One of the recurring themes of tonight’s Haass/O’Sullivan panel discussion is that we often ask the wrong questions.
Ask not if there’s light at the end of the tunnel, but why there’s no tunnel!
It was the third panel event that Platform for Change have hosted this year. Trevor Ringland chaired (opening with a quote from Blackadder and A Long Peace by Messrs Fealty, Ringland and Steven) and the up-front contributions came from:
- Lesley Carroll (Fortwilliam Presbyterian Church; member of the Eames/Bradley Consultative Group on the Past);
- Dominic Bryan (Institute of Irish Studies, QUB);
- Peter Osborne (Parades Commission);
- Brandon Hamber (INCORE, University of Ulster);
- Maureen Hetherington (Towards Understanding and Healing);
Orna Young (independent researcher) lost her voice and wasn’t on the panel.
(Given that the masculine manner in which NI conducts politics as well as the gender imbalance in both political institutions and civic society was a talking point, it’s worth pointing out that the panel would have been gender balanced except for illness.)
Several Slugger regulars were in the audience and will hopefully add their thoughts in the comments below. My notes aren’t verbatim quotes, and at times may reflect what I thought I heard (or wanted to hear) rather than exactly what the contributors said. Happy to be corrected!
- Significant parts of civic society ignored the Eames/Bradley panel – specifically the business community and the wider education sector – but are engaging much more wholeheartedly with the Haass process this year.
- Northern Ireland certainly out-parades Scotland with far more parades and a much smaller population. Parading has rocketed over the last 10-20 years. Talk of cultural suppression was questioned, and not just by outgoing Parades Commission chair Peter Osborne. Interesting to hear that the Scottish police are talking to loyal orders about not having return parades to cur the drain on police resources.
- There was agreement that a centralised mechanism to deal with the past would have to be part of the solution.
- Derry’s year as City of Culture on top of existing relationships has created a very different atmosphere for parading in the north west.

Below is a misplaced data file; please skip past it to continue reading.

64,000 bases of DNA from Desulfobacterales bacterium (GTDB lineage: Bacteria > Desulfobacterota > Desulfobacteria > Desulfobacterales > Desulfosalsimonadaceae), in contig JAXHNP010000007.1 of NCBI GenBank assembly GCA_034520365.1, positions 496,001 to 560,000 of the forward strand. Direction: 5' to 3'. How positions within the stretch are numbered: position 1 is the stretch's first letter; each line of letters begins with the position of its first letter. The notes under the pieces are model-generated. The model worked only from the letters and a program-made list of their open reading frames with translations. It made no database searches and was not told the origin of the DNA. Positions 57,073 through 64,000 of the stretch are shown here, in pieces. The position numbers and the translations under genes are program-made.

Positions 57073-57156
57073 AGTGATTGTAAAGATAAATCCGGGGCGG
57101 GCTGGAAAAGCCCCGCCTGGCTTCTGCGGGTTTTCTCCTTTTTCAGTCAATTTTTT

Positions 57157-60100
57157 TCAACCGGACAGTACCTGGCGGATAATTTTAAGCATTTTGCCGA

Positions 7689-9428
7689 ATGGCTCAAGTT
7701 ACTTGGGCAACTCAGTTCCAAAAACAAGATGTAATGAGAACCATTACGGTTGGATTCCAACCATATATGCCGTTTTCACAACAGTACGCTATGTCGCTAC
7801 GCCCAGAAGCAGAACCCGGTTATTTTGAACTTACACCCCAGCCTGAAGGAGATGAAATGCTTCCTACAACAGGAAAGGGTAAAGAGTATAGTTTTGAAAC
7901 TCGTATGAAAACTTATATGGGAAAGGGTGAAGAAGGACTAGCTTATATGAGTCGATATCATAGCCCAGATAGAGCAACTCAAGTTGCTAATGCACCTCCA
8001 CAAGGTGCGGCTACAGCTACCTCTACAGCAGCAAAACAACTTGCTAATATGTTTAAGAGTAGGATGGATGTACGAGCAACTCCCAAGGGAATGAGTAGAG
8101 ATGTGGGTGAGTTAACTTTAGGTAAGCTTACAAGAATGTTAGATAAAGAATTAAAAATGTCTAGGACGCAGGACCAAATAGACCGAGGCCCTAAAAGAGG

- “Why are people buying a lie?” in relation to the flag protests being in an excuse or a smoke screen for other issues – examples given of drugs, money lending, money laundering and paramilitary feuding and membership swapping as issues in North Belfast.
- The Parades Commission spent £100k on mediators in North Belfast over many years, then replaced mediation with negotiations chaired by Lord Alderdice which fell apart (though not before various proposals were brought to the table). Peter Osborne describes the failure to find a solution in North Belfast as a regret he’ll carry with him when he steps down from the Parades Commission.
- There’s a lack of political leadership, particularly to cover those involved in talks and doing local deals over parading.
- Dominic Bryan noted how parties had voted in Belfast City Council over flags and asked whether those parties would vote in exactly the same way in other councils like Derry or Newry?
- Later he also suggested that there are existing models that could help fix the issue of flags on public buildings. By focussing on council offices we’re missing the bigger problem of flags on lampposts. He got very animated over police failure to police flags and suggested that a small measure like mandating names and addresses on flags together with a small fine would be a start.
- Peter Osborne commented that it was ridiculous that traders can’t put posters up on lampposts but intimidatory flags are erected in areas and not taken down.
- Brandon Hamber and Maureen Hetherington agreed that that many (party) responses to Attorney General John Larkin’s comments were dishonest. Parties say victims need to be at the centre yet want to privatise victims’ support.
- Haass and O’Sullivan are running a negotiation and not a consultation.
- Maureen Hetherington observed that patriarchy in Northern Ireland society needs to be challenged before we can ever hope to build a shared future. A member of the audience commented that there are only three women regularly at the Haass talks: Meghan O’Sullivan, Jennifer McCann and Naomi Long. Lesley Carroll remembered Father Alec Reid telling her that “women make a difference” and said that not having women in talks process meant we were continuing to have an excluding society. The Welsh Assembly is gender balanced.
- There was a debate whether we needed less history, more history, better history.
- Labour Party NI’s Boyd Black put the blame at the door of the UK Labour Party for suppressing socialist politics in Northern Ireland for so long.
If Richard Haass comes up with a miraculous solution I’ll eat my hat, because it’s a process. (Brandon Hamber)
After a gentile beginning the evening warmed up to some animated discussions and contributions. Dominic Bryan’s rant about flags is well worth a listen. [When I’ve time I’ll try to pick it out of the audio and upload it separately!]
Alan Meban. Tweets as @alaninbelfast. Blogs about cinema and theatre over at Alan in Belfast. A freelancer who writes about, reports from, live-tweets and live-streams civic, academic and political events and conferences. He delivers social media training/coaching; produces podcasts and radio programmes; is a FactCheckNI director; a member of Ofcom’s Advisory Committee for Northern Ireland; and a member of the Corrymeela Community.